Sometimes something so breathtakingly unexpected leaps out at you and you have to reconfigure your whole framework. Such is the case with a bunch of stuff on the web regarding so-called "outside" or "free" jazz.
I thought that people had become more comfortable with so-called "free jazz." Of course, I was wrong. "Free jazz" or "outside" or "avant garde" or whatever are themselves terms that are red flags for me. Why do you even have to say what it is? Why put a label on music that's been crucial to jazz evolution for almost 50 frikkin' years now? It's just great music. And who are Wynton and Branford? I heard "Blackzilla" on the radio today and it absolutely bored the everlovin' crap out of me. A sad, pale, thin, boring rip off of "that wild Trane stuff." Branford does better when he's playing new age riffs over sappy orchestrations. It's particularly revealing that Branford M continues to make proclamations about some sort of "ownership" of the music as a result of study and imitation of past masters (see the end of Darius Brubeck's essay).
Darius Brubeck's extremely odd essay about Ornette (on Jack Reilly's blog) doesn't really take a position. It seems clear to me he has not a clue what OC's compositional and theoretical approach is really about.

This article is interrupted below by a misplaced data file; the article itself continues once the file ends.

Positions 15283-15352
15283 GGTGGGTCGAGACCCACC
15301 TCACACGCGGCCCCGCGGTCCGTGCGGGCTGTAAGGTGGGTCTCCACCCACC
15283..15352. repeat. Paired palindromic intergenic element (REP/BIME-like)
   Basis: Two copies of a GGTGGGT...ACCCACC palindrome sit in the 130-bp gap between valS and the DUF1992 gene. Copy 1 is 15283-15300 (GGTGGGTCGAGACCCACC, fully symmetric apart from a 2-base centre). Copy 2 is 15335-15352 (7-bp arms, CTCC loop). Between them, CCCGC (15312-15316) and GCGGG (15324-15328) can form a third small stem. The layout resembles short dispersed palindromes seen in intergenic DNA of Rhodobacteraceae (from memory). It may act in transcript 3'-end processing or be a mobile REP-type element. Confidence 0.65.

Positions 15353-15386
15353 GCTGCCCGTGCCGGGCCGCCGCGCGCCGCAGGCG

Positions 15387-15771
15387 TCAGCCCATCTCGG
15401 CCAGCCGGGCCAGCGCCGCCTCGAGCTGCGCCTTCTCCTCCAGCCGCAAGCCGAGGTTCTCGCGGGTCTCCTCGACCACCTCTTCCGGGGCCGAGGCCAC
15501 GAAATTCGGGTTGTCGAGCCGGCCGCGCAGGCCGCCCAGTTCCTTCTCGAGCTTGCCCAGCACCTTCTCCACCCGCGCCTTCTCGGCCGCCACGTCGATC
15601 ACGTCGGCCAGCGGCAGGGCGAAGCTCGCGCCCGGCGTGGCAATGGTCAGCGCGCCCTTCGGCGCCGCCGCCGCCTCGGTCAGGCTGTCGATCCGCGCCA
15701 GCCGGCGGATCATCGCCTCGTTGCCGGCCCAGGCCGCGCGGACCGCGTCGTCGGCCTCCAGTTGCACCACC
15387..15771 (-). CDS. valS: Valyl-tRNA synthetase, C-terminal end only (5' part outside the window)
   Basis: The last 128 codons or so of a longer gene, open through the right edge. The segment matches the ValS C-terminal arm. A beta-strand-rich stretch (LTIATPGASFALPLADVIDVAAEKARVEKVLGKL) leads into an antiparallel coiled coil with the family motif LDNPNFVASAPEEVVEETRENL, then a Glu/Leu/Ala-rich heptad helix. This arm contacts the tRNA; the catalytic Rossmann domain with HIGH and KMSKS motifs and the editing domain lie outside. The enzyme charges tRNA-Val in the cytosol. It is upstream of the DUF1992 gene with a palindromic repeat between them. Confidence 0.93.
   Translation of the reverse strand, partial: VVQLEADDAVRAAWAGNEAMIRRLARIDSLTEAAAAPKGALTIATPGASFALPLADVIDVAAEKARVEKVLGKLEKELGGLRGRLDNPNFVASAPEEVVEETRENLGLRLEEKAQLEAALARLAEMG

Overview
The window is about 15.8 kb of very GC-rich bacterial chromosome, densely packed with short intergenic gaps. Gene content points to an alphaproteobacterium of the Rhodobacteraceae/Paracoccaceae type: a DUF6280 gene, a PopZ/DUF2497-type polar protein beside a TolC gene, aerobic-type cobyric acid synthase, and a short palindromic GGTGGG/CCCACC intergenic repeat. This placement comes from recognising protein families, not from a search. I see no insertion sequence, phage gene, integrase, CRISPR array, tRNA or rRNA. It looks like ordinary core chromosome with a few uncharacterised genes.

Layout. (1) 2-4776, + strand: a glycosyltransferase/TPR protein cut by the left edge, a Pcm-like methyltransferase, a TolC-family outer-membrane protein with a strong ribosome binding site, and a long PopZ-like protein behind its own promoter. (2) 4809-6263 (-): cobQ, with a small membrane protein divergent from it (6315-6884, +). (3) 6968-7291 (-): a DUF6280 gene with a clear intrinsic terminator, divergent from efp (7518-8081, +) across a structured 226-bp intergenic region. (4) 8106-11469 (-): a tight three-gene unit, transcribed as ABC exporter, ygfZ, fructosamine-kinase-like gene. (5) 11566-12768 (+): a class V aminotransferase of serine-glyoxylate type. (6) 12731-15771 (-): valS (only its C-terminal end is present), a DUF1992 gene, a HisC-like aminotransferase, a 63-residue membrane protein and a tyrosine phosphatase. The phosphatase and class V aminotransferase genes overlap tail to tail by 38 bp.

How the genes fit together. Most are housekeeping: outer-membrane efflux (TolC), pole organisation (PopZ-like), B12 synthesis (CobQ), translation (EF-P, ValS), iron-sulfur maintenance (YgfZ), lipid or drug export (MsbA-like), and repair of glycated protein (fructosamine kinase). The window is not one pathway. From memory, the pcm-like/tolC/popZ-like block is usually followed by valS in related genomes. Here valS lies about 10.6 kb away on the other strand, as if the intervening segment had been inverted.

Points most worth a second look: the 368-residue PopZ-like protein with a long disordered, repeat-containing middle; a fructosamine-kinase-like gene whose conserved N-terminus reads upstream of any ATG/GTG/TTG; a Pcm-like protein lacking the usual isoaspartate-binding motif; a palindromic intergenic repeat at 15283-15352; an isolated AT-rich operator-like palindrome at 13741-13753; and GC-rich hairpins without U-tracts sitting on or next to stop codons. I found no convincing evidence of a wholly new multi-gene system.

Ethan Iverson of The Bad Plus takes a stab at a clearer and more cogent analysis of Ornette's methodology on his blog.
This still seems tangential somehow. And the truly ironic thing about the Great Ornette Coleman Debate of 2006 is it's nearly 50 years old. Where has everyone been?
HurdAudio posts an excellent rebuttal to Brubeck's "essay."
Still, it amazes me that Ornette Coleman's music and his presence in American life could still be cause for controversy. Perhaps it is a measure of the media success of The Marsalis Factor, this culture-war idea that jazz has to be "legitimized" as an art form, safe for repertory and the concert hall, as "worthy" of serious study as "classical music." The irony is (partly) that The Academy has supported probably far more creative composers and musicians than it has jazz traditionalists bent on "preservation." Well, there are a lot of ironies.
Another irony is that the musicians themselves, who have the least distinctive personal visions or voices, are the ones standing back from *sound innovator and manifest visionary* Ornette Coleman and talking the loudest. The strange aspect of jazz as a cultural product of legitimacy is it leaves behind the phenomenon of what Gil Evans called the "sound innovator." You put on a recording of Louis, Dolphy, Hawkins, Ayler, Threadgill, Bowie, Duke or Garner and you immediately know who it is. It's not about something that can be preserved or archived. And perhaps it is precisely because many so-called jazz musicians now have absolutely no identifiable sound and nothing recognizable as uniquely theirs in their vision that they have returned to "debating" the merits of musicians who make an indelible mark the instant you hear them.